• Rifkin, J. (1996), The End of Work. New York: Putnam.
  • Schmitter, P.C. (1983), Democratic Theory and Neocorporatist Practice. Social Research 50:4, Winter.
  • Schmitter, P.C. (1982), Refl ections on Where the Theory of Neo-Corporatism has Gone and Where the Praxis of Noe-Corporatism May Be Going, in: G. Lehmbruch and P.C. Schmitter, Patterns of Corporatist Policy-Making. London: Sage.
  • Scott, J.C. (1976), The Moral Economy of the Peasant. New Haven: Yale University Press.
  • Scott, J.C. (1977), Protest and Profanation: Agrarian Revolt and the Little Tradition. Theory and Society 4:1, Spring.
  • Seleny, A. (1999), Old Political Rationalities and New Democracies: Compromise and Confrontation in Hungary and Poland. World Politics 51, July.
  • Sil, R. (1996), Workers, Managers, and Privatization in Russian Industry: The Soviet Legacy and Post-Soviet Economic Institutions. Paper presented at national conference of American Political Science Association, San Francisco, September.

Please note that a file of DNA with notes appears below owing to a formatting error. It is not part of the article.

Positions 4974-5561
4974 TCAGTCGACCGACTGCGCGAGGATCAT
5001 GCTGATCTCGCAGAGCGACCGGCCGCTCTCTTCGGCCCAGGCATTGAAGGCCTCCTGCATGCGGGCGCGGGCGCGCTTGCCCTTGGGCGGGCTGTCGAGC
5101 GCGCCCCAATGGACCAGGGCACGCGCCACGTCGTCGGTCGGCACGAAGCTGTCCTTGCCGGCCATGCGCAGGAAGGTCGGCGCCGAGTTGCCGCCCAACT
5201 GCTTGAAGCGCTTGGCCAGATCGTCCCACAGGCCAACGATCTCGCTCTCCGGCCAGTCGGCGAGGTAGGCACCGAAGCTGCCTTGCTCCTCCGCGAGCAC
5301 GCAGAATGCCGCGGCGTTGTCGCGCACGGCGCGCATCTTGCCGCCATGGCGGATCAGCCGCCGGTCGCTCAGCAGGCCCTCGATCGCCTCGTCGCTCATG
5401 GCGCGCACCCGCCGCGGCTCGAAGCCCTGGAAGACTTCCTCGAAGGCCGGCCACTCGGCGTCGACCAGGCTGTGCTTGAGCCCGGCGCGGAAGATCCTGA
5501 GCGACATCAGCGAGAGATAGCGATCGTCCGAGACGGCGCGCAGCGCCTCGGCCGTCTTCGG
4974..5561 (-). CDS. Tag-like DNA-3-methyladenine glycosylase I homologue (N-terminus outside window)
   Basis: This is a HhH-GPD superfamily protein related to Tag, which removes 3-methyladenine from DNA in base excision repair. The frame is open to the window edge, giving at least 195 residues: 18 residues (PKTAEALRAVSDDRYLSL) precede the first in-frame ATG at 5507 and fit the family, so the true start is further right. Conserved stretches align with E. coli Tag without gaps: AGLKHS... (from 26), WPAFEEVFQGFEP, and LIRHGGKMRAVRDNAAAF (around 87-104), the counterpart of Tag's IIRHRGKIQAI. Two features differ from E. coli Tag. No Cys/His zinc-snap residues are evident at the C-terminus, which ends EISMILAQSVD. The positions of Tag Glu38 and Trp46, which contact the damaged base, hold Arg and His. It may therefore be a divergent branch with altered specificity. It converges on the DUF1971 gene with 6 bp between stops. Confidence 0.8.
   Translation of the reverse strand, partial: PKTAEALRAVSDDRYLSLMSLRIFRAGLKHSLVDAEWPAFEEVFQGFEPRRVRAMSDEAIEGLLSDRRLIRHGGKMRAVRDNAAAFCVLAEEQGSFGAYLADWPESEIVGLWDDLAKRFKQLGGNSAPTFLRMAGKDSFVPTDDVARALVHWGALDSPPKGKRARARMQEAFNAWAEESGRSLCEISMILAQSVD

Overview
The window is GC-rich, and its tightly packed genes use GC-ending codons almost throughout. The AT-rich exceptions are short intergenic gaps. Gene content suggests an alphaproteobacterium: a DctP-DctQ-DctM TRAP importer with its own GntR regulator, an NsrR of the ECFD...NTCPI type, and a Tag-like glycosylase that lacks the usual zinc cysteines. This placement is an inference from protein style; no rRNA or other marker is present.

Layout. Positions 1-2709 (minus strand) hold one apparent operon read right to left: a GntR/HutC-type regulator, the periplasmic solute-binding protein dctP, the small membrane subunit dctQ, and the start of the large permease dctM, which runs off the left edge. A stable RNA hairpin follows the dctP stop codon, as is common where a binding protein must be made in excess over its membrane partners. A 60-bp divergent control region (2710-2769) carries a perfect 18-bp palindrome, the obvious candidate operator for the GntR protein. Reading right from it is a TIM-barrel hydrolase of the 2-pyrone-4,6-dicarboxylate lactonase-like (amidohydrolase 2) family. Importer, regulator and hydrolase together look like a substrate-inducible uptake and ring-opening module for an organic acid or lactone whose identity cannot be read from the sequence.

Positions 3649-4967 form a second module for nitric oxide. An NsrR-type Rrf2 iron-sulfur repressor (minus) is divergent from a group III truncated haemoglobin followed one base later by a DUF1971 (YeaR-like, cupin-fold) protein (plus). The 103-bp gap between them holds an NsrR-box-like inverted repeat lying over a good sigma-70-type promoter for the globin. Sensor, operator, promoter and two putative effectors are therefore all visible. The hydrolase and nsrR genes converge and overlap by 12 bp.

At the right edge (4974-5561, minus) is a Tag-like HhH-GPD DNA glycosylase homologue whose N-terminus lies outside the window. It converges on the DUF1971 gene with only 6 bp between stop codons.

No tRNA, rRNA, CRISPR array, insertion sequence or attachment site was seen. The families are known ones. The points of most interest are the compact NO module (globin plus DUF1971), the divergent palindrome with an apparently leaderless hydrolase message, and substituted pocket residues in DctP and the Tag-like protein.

• Stark, D., Bruszt, L. (1998), Postsocialist Pathways: Transforming Politics and Property in East Central Europe. Cambridge: Cambridge University Press.
  • Stykow, P. (1996), Organized Interests in the Transformation Processes of Eastern Europe and Russia: Towards Corporatism?. Working Paper No. 96/11 of Max-Planck-Gesellschafts Working Group on Transformation Process, Berlin.
  • Szelenyi, I. (1983), Urban Inequalities Under State Socialism. Oxford: Oxford University Press.
  • Tatur, M. (1994), Corporatism As a Paradigm of Transformation, in: J. Staniszkis (red.), W poszukiwaniu paradygmatu transformacji, Warszawa: Instytut Studiów Politycznych.
  • Teeple, G. (1995), Globalization and the Decline of Social Reform, Atlantic Highlands. NJ: Humanities Press
  • Tygodnik Solidarność, September 29, 1989, p. 2.
  • Wallerstein, I. (1995), Liberalism and the Legitimation of Nation-States, in: After Liberalism. New York: New Press.
  • Visser, J., Hemerijck, A. (1997). A Dutch Miracle: Job Growth, Welfare Reform and Corporatism in the Netherlands. Amsterdam: Amsterdam University Press.
Typ dokumentu
Bibliografia
Identyfikatory
Identyfikator YADDA
bwmeta1.element.ekon-element-000171278133

Zgłoszenie zostało wysłane

Zgłoszenie zostało wysłane

Musisz być zalogowany aby pisać komentarze.
JavaScript jest wyłączony w Twojej przeglądarce internetowej. Włącz go, a następnie odśwież stronę, aby móc w pełni z niej korzystać.